Coffee History – The Origins of Coffee
Coffee History – The Origins of Coffee
Coffee was first prepared not as a beverage but as a food. African tribes would use stone mortars to crush the ripe cherries from wild coffee trees, mix them with animal fat, and then fashion this exotic blend into round balls which they consumed on their travels. This food had two advantages: the fat, combined with raw coffee's high protein content (lost when coffee is prepared as a beverage), provided concentrated nourishment; and the considerable caffeine content of the mixture acted as a stimulant to keep them going for longer.
Coffee as a beverage appeared next not in the form that we know it, but as a wine made in Africa from the fermented juice of the ripe cherries mixed with cold water. Or in some cases, the aroma of the dried beans was so attractive to early coffee drinkers that they simply immersed them in cold water and drank the resulting beverage; as a later refinement they crushed the beans.
It wasn't until 1000 A.D., when the Arabs learned to boil coffee, that it became a hot drink. From its first discovery the new drink was shrouded in mystery, imbued with magical properties, and surrounded with controversy. Legends link coffee with doctors, priests, poets, and philosophers who experienced sensations ranging from exhilaration to religious ecstasy.
One legend concerns the adventures of the dervish Omar. Condemned by his enemies to wander and die of starvation in a desert outside the Yemenite port of Mocha, Omar is awakened at midnight by an enormous apparition, the spirit of his dead mentor. He is guided to a coffee tree, where he picks the fruit and roasts the seeds. He then tries to soften them in water, and, when this fails, drinks the liquid. Astounded at his physical and mental feeling of well-being, he introduces the beverage to Mocha where its beneficial effects, attested to by his survival, are considered signs from God.
In another legend Kaldi, a young goatherd, sees his flock prancing and cavorting on their hind legs after eating certain cherries. Being of melancholy disposition, he resolves to try the fruit himself. A passing monk is astonished one day to see herdsman and flock merrily dancing together in a meadow. After learning Kaldi's secret and adding the refinements of drying and boiling the fruit, the monk uses the new drink to keep awake for night long religious ceremonies.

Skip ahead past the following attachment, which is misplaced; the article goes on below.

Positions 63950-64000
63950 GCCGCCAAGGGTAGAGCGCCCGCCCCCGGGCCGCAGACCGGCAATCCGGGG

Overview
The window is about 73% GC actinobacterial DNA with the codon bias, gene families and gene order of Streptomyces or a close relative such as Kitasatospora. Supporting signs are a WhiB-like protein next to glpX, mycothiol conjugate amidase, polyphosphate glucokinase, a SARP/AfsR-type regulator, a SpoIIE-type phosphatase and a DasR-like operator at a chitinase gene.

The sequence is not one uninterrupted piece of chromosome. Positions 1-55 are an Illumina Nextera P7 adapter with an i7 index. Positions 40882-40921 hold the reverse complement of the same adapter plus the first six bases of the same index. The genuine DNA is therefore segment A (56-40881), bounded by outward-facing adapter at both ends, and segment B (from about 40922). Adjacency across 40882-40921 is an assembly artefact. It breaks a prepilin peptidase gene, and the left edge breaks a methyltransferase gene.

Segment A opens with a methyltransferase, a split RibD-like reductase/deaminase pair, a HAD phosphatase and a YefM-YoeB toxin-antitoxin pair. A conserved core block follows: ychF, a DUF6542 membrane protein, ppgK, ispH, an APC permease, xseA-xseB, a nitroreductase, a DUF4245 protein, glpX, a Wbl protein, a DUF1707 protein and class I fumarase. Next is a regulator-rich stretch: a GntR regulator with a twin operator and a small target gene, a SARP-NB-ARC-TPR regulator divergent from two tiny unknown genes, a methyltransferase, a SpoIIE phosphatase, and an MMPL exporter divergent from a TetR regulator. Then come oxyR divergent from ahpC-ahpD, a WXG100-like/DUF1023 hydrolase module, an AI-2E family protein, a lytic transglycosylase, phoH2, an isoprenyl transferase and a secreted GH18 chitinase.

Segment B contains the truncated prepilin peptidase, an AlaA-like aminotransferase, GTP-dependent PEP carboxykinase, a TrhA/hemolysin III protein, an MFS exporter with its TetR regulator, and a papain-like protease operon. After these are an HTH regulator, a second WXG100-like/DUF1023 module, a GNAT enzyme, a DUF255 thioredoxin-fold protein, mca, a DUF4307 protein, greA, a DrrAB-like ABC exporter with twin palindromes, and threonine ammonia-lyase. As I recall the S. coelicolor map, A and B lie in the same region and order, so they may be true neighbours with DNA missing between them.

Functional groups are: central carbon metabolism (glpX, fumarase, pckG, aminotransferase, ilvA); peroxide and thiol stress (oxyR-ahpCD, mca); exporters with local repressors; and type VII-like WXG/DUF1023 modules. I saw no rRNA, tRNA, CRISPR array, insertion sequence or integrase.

So, the coffee beverage took on a mythical status - somewhere between that of the manna of the Old Testament and the heady wine of Bacchus - and began to spread throughout the Arab world. At first consumed only on the advice of a physician or as an adjunct to a religious ceremony, the beverage rapidly became popularized. More and more doctors accepted coffee as beneficial and prescribed it to their willing patients.
The drink became a more serious part of religious ceremonies in Aden, Yemen, Cairo, and Mecca, where they passed huge jars of coffee around and chanted prayers until the newly risen sun glinted on the hot, dark liquid. Scholars, lawyers, artists, and those who worked at night discovered the delights and beneficial side-effects of coffee. Doctors no longer had to prescribe the drink; coffee was becoming a permanent part of the civilized Eastern world.
To supply the growing demand for the new drink the Arabs developed a simple but effective form of cultivation, starting their coffee plants in nurseries from seed and transferring the young plants to plantations in the foothills of nearby mountains when they were strong enough. An irrigation system of pebble-lined trenches distributed water from the mountain streams among the young coffee trees, and shade poplars protected them from the sun.